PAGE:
Owing to a decline in revenue and slowing profit growth, Illumina (ILMN) had a type of nightmarish 2016 it couldn’t wait to wake up from.
Aside from weakened fundamentals, the maker of genetic sequencing machines also suffered some business disruption amid a change in leadership as longtime CEO Jay Flatley accepted a new role of executive chairman. All told, Illumina shares went dark last year, losing some 23% of its value.
But that was last year.
In 2017, the San Diego, Calif.-based biotech specialist is lighting the market. The company, whose innovative products allows researchers ways to better explore DNA, has seen its stock soar 10.5% year to date. The shares closed Friday at $141.49, gaining 5.15%. Friday’s stock gains were in direct response to the company announcing plans to “accelerate [the] path to independence” for its GRAIL joint venture.
A subsidiary formed by Illumina last year to enable cancer screening from a simple blood test, GRAIL — powered by Illumina's sequencing technology — develops a pan-cancer screening test by directly measuring certain types of acids in blood.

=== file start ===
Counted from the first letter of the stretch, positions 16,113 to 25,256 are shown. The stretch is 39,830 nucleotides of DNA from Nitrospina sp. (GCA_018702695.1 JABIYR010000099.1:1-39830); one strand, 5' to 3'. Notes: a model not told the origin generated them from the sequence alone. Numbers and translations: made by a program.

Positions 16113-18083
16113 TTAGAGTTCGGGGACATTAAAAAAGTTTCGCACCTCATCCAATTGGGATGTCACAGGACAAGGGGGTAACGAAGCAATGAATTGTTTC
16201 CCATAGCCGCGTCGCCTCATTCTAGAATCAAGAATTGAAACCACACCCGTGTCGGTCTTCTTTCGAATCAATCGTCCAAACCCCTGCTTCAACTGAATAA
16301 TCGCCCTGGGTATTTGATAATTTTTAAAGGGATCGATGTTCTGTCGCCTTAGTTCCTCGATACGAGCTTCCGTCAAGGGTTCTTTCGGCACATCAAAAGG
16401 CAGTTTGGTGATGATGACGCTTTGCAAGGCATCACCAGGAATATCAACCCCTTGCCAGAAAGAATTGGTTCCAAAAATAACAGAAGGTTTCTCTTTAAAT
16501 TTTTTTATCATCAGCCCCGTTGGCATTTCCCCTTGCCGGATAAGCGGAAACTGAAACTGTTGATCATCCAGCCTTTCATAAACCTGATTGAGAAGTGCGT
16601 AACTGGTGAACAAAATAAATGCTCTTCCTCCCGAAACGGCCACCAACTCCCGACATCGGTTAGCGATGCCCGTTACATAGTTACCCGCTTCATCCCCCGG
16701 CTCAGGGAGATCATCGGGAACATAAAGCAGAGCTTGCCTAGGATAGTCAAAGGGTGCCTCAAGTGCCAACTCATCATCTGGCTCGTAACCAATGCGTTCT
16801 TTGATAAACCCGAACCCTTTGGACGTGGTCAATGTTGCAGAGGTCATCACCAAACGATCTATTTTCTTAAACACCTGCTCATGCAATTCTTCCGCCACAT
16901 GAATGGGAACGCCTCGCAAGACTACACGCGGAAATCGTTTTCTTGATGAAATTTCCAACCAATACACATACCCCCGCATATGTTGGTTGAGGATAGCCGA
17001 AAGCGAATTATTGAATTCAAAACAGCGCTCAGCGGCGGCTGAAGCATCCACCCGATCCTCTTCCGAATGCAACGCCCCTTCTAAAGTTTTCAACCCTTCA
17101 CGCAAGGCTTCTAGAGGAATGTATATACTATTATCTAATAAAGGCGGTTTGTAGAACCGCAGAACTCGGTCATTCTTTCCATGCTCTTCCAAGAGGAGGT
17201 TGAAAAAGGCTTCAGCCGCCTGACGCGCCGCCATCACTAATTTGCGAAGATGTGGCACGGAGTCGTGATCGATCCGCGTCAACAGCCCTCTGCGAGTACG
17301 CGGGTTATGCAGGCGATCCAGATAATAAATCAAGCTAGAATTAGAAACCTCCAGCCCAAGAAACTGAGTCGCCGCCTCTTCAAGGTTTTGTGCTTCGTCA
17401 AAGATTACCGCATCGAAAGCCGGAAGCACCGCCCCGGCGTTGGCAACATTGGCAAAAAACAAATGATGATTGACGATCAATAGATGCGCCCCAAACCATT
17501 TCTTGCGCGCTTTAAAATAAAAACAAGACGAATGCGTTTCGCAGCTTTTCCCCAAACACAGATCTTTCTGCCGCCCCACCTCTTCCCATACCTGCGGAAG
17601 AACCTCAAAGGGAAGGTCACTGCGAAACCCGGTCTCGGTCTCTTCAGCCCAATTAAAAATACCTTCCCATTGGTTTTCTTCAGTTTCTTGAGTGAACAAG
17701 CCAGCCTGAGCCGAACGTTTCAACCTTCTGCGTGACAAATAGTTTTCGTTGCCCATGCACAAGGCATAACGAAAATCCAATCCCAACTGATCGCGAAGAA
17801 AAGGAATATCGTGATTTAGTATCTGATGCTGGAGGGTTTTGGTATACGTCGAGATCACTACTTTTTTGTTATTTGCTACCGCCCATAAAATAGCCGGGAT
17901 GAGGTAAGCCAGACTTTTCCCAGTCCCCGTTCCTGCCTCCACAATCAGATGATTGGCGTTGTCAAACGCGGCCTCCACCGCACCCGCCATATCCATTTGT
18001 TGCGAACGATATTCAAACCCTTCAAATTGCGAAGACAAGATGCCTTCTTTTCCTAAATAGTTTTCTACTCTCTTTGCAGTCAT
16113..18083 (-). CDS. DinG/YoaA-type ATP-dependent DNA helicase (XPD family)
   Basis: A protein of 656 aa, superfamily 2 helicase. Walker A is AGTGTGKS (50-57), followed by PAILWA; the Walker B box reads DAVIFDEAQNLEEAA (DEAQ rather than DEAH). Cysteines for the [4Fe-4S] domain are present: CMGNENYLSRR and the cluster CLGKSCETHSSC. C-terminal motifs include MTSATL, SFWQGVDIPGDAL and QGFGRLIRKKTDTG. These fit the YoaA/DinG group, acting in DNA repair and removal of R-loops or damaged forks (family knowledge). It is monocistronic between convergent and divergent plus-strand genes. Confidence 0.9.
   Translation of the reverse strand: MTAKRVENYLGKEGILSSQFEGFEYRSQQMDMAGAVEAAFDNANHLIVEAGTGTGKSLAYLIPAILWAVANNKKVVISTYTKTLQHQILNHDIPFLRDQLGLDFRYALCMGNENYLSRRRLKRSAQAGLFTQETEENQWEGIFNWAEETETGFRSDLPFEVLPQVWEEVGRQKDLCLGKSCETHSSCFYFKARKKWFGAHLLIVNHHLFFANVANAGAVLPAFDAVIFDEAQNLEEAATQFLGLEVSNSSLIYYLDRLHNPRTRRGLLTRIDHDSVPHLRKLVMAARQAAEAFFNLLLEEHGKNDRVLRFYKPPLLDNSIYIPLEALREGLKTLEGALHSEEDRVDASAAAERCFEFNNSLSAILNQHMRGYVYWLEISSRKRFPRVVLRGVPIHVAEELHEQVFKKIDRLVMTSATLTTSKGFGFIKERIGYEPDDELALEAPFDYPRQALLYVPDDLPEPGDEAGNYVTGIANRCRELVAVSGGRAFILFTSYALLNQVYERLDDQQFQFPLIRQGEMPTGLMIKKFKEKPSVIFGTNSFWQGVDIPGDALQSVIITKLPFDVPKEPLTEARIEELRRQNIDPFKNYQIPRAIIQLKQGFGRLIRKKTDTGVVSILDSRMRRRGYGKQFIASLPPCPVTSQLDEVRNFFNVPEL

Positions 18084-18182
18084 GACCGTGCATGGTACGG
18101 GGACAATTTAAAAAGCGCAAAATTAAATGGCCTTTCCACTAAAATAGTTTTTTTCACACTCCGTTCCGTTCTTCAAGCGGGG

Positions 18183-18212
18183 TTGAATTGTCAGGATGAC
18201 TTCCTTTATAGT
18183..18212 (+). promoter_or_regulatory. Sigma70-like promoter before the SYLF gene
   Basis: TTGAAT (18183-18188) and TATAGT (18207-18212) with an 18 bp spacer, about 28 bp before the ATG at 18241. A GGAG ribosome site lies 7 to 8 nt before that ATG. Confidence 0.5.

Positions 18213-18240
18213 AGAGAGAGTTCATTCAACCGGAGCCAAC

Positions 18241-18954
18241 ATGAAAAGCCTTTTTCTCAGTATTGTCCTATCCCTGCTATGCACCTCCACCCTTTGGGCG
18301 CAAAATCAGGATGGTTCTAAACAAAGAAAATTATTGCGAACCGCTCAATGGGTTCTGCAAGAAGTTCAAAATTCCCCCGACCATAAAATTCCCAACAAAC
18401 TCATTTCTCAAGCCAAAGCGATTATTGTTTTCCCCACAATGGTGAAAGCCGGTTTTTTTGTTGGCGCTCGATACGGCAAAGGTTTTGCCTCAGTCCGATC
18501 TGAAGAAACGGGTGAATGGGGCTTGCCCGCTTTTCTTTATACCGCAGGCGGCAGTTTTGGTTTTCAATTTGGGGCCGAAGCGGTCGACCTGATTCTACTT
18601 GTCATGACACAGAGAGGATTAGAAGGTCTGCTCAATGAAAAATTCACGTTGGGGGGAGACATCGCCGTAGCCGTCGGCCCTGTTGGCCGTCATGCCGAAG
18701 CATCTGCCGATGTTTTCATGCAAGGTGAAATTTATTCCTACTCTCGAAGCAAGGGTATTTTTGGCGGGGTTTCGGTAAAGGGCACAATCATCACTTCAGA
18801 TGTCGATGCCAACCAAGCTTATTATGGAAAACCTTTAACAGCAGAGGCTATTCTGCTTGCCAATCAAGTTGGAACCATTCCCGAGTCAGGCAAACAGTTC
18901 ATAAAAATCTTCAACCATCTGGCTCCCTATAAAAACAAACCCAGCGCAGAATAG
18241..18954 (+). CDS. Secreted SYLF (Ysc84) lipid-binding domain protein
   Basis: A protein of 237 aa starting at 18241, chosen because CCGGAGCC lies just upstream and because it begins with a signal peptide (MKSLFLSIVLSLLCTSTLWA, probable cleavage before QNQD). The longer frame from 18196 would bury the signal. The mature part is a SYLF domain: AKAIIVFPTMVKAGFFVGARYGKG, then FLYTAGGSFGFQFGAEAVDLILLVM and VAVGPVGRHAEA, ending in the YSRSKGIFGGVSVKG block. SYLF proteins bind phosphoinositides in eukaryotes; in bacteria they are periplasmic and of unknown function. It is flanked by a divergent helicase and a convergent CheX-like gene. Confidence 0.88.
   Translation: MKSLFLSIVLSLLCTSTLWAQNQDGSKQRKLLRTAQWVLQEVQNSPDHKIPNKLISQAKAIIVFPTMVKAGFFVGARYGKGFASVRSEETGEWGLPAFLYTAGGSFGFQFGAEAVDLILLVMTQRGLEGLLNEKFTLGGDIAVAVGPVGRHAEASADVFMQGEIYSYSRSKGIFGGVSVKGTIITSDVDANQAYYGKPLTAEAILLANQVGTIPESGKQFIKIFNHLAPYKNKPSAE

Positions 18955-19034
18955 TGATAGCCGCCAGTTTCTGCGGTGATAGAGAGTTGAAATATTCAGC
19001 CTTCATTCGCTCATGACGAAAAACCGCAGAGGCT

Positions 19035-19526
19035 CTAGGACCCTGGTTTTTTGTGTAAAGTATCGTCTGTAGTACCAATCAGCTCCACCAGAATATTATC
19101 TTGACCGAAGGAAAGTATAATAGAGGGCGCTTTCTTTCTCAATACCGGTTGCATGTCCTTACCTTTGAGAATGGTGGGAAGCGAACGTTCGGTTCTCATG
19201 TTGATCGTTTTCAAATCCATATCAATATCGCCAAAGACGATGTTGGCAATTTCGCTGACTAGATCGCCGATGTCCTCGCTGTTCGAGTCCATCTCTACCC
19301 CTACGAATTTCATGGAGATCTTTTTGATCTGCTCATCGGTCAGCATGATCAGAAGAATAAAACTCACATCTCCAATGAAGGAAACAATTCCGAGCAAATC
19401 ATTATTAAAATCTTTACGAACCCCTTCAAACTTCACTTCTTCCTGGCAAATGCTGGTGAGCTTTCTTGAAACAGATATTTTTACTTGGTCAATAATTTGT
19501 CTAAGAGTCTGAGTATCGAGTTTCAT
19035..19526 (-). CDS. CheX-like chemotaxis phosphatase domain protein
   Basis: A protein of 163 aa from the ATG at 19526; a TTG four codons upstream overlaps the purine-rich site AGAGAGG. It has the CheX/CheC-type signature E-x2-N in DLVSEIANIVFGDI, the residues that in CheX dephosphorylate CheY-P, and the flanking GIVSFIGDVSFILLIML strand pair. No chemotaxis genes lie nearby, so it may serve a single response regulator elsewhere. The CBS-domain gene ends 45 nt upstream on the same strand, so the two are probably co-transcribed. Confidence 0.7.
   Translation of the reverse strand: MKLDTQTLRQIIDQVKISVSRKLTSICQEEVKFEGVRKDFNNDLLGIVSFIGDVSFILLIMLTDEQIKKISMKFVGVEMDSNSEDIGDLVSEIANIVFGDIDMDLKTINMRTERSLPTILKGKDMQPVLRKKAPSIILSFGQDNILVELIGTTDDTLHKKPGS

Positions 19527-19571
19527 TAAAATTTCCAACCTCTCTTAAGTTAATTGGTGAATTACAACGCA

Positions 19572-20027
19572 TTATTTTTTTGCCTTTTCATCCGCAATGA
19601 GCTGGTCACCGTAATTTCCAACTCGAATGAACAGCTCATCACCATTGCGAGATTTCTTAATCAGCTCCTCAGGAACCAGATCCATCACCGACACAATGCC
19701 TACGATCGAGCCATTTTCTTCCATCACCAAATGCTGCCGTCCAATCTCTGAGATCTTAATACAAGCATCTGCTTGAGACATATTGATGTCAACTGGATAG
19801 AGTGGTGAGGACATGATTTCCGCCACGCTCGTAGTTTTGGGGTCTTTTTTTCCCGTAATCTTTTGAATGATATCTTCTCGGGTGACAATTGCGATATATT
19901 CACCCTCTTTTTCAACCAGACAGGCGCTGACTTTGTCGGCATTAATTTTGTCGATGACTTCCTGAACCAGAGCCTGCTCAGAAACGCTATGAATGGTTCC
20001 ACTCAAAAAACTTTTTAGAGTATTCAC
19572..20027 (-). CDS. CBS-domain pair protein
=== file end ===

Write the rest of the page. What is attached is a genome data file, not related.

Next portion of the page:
In plain English: Illumina formed GRAIL to help detect cancer more quickly, thereby giving it a better chance to defeat the disease.
Last week Illumina announced that GRAIL plans to raise a Series B financing round of over $1 billion some time in the first quarter.
Tim Evans, analyst at Wells Fargo, described Illumina’s plans as “incrementally positive.” Evans likes the dilutive effect the cash infusion will have on Illumina’s ownership stake of GRAIL — currently at more than 50% — which will fall to less than 20%.
“Illumina will now account for its GRAIL ownership as a cost-method investment,” Evans noted, according to Barron’s. “This is a positive surprise to us, since it was our belief that Illumina would not de-consolidate GRAIL.”
In Evans’ view, Illumina will now have the best of both worlds. Not only will it have an asset, whose valuation puts it on par with the other startups such as Uber, Illumina is also de-risking its position in the company as the valuation increases. Meanwhile, Illumina’s own operating fundamentals become easier to understand since it becomes more de-levered from a cash-burning start-up.
In that vein, the market has begun and should to take a more bullish view of Illumina's shares. The company is scheduled to report fourth-quarter fiscal 2016 results on Jan. 31. To the extent Illumina can provide upbeat guidance these shares should reach $170 in the 12 to 18 months, delivering 20% gains.